- February 2008: Three men, wearing ski masks and dark clothes, entered the Buehrle Museum in Zurich half an hour before closing time on a Sunday. While one of them used a pistol to force museum staff to the ground, the other two stole four paintings by Cézanne, Degas, van Gogh and Monet worth US$163 million . Shocked police called it one of the biggest heists in European history. Paintings by Van Gogh and Monet were recovered later that month, while Cézanne appeared in 2012.
- August 2003: A Leonardo da Vinci painting worth US$65 million has been stolen from Drumlanrig Castle in southern Scotland by two men who joined a public tour and overpowered a guide. He was recovered four years later.
- December 2000: Hooded thieves stole a self-portrait by Rembrandt and two paintings by Renoir worth an estimated US$36 million from the National Waterfront Museum in Stockholm, using a motorboat to escape. All tables have been recovered.
- November 1983: Seven Italian Renaissance masterpieces have been stolen from the Museum of Fine Arts in Budapest, Hungary. Experts have estimated the value of the paintings at US$7 million. All of the paintings, which included works by Raphael and Tintoretto, were recovered within a year. Some were found in a bag that had been removed from the Danube.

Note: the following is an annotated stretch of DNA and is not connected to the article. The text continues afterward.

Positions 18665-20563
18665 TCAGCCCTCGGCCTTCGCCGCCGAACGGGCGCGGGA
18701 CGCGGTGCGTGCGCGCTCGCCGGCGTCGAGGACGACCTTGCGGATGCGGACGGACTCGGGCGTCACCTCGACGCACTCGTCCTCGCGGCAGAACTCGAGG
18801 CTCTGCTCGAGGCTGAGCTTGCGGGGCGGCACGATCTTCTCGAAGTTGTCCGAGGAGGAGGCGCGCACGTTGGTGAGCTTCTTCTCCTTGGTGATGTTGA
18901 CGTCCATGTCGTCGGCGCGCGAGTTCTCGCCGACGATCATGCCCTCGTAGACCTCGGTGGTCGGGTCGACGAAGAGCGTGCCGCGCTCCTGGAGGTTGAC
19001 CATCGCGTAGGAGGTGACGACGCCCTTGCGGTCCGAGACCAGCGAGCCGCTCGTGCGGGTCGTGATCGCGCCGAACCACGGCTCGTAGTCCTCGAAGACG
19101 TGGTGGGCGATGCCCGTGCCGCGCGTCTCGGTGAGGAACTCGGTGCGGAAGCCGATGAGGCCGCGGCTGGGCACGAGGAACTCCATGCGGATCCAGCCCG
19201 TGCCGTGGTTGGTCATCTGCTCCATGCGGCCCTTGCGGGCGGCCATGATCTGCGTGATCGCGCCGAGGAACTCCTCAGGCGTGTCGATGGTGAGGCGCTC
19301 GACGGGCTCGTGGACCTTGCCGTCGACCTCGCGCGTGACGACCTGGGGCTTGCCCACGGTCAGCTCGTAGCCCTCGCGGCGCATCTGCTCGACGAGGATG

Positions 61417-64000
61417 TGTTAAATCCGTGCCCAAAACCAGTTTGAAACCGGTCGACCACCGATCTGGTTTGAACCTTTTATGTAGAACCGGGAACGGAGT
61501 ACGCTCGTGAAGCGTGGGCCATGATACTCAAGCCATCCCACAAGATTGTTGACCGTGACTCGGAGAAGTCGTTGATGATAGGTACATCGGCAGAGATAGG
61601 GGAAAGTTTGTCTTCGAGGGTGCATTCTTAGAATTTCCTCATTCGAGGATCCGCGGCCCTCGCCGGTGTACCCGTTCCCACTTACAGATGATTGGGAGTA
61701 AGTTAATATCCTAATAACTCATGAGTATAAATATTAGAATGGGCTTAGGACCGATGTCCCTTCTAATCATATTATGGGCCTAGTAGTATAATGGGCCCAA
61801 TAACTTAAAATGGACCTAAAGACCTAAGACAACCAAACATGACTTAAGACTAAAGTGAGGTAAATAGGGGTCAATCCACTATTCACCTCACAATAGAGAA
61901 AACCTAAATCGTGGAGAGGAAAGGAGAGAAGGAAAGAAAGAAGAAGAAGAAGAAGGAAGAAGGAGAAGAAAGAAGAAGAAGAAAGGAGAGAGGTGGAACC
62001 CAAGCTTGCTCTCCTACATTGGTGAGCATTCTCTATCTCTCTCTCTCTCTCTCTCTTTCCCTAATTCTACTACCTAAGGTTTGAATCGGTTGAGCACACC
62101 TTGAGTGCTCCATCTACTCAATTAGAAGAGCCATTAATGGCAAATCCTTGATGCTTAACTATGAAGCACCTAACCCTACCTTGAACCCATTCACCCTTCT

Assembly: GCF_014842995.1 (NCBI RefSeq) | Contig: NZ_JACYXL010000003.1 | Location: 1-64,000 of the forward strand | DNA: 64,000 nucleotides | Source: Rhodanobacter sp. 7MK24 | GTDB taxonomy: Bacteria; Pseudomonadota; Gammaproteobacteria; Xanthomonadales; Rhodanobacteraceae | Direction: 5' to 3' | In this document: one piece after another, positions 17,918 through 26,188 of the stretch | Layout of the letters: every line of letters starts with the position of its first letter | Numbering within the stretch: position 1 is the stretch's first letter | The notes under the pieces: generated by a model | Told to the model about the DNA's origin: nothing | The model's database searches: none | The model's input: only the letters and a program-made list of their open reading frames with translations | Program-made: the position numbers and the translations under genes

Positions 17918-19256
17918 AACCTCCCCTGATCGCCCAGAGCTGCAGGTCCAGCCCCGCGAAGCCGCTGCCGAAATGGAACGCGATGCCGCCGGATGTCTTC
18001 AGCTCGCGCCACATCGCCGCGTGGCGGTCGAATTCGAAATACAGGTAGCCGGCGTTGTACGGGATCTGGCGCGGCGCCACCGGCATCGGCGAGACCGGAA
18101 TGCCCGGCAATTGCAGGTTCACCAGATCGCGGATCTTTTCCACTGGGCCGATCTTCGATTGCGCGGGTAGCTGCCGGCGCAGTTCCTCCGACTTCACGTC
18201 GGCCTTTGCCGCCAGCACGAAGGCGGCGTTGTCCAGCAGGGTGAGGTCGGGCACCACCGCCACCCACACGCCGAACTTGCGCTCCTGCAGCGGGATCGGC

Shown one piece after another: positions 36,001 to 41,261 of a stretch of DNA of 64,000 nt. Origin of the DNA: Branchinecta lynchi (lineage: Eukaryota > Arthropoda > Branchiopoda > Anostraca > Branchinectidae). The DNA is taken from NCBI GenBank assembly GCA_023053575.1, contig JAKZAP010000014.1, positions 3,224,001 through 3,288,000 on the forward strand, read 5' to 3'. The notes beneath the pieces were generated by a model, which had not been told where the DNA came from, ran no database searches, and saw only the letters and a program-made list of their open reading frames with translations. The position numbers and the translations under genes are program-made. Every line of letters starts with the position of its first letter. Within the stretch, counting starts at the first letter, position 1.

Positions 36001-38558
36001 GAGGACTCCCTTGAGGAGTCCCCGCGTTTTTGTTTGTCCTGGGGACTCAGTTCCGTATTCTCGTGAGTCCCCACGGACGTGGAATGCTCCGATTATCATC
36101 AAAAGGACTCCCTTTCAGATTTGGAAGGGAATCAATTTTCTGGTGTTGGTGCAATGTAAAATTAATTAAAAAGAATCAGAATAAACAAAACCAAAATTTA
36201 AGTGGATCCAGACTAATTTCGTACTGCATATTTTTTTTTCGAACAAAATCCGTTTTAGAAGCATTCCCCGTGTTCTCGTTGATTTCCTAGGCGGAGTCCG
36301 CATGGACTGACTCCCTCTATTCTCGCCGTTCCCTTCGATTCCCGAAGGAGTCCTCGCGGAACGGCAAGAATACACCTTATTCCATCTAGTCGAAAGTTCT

- October 1982: Eight paintings were stolen from the Norwegian National Gallery in Oslo. Seven of them, valued at US$5.55 million and including masterpieces by Picasso, Rembrandt and van Gogh, were recovered almost two years later near Frankfurt.
- April 1974: Jan Vermeer Lady writing a letter with her maid was among 19 paintings stolen from the home of Sir Alfred Beit in County Wicklow, Ireland. The paintings, recovered eight days after the theft, are valued at US$19.2 million, including $6.9 million for the Vermeer.
- august 1911: Undoubtedly the most famous painting in the world, that of Leonardo da Vinci mona-lisa, was stolen from the Louvre in Paris. He was picked up in Italy two years later. Vincenzo Perruggia, an employee of the Paris museum, served a year and 15 days in prison for the theft.